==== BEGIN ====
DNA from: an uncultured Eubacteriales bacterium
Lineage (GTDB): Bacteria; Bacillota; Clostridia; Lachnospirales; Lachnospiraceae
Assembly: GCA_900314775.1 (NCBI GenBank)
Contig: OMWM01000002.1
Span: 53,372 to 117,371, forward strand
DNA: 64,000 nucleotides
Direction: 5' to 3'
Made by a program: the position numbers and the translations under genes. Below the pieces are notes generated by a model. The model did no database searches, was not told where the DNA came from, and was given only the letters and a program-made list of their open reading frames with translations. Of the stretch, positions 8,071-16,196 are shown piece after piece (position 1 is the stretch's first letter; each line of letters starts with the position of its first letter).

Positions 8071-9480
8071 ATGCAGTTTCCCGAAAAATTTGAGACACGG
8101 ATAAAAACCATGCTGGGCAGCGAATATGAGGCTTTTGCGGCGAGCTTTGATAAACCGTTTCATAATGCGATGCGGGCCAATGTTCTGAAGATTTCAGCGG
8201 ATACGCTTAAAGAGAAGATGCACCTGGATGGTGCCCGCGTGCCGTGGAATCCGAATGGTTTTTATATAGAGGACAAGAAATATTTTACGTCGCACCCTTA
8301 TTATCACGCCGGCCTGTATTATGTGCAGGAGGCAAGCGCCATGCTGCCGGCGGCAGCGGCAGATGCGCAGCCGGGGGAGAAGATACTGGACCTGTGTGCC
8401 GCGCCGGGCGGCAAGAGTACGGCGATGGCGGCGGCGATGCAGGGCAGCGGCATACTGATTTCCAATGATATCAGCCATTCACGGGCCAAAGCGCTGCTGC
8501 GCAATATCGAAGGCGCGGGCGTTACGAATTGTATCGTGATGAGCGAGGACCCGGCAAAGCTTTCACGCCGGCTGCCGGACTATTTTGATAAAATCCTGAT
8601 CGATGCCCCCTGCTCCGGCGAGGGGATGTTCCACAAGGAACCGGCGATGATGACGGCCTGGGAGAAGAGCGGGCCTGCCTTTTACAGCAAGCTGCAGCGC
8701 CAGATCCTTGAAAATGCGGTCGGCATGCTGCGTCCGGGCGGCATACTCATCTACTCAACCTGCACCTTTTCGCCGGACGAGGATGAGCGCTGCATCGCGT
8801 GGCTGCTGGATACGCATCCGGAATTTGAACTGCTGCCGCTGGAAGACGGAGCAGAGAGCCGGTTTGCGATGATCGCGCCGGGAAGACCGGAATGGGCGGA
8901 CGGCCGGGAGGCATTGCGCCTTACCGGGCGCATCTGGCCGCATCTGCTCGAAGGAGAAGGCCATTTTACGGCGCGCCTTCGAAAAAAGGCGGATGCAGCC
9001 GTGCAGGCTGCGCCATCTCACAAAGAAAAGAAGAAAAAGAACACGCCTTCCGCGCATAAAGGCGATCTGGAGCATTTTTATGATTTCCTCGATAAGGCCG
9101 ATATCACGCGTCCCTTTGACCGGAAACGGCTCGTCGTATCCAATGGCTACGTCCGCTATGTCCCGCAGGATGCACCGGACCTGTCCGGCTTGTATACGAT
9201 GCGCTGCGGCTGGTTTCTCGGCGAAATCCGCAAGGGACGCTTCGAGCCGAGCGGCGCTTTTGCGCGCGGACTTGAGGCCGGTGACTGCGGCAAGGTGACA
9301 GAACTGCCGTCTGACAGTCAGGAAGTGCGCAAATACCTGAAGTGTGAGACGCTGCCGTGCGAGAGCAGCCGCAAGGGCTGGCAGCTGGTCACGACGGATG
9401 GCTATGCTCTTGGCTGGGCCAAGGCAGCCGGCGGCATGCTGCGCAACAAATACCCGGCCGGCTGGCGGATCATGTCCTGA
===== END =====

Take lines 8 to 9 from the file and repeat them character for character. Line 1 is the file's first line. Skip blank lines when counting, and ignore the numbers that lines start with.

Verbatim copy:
Made by a program: the position numbers and the translations under genes. Below the pieces are notes generated by a model. The model did no database searches, was not told where the DNA came from, and was given only the letters and a program-made list of their open reading frames with translations. Of the stretch, positions 8,071-16,196 are shown piece after piece (position 1 is the stretch's first letter; each line of letters starts with the position of its first letter).

Positions 8071-9480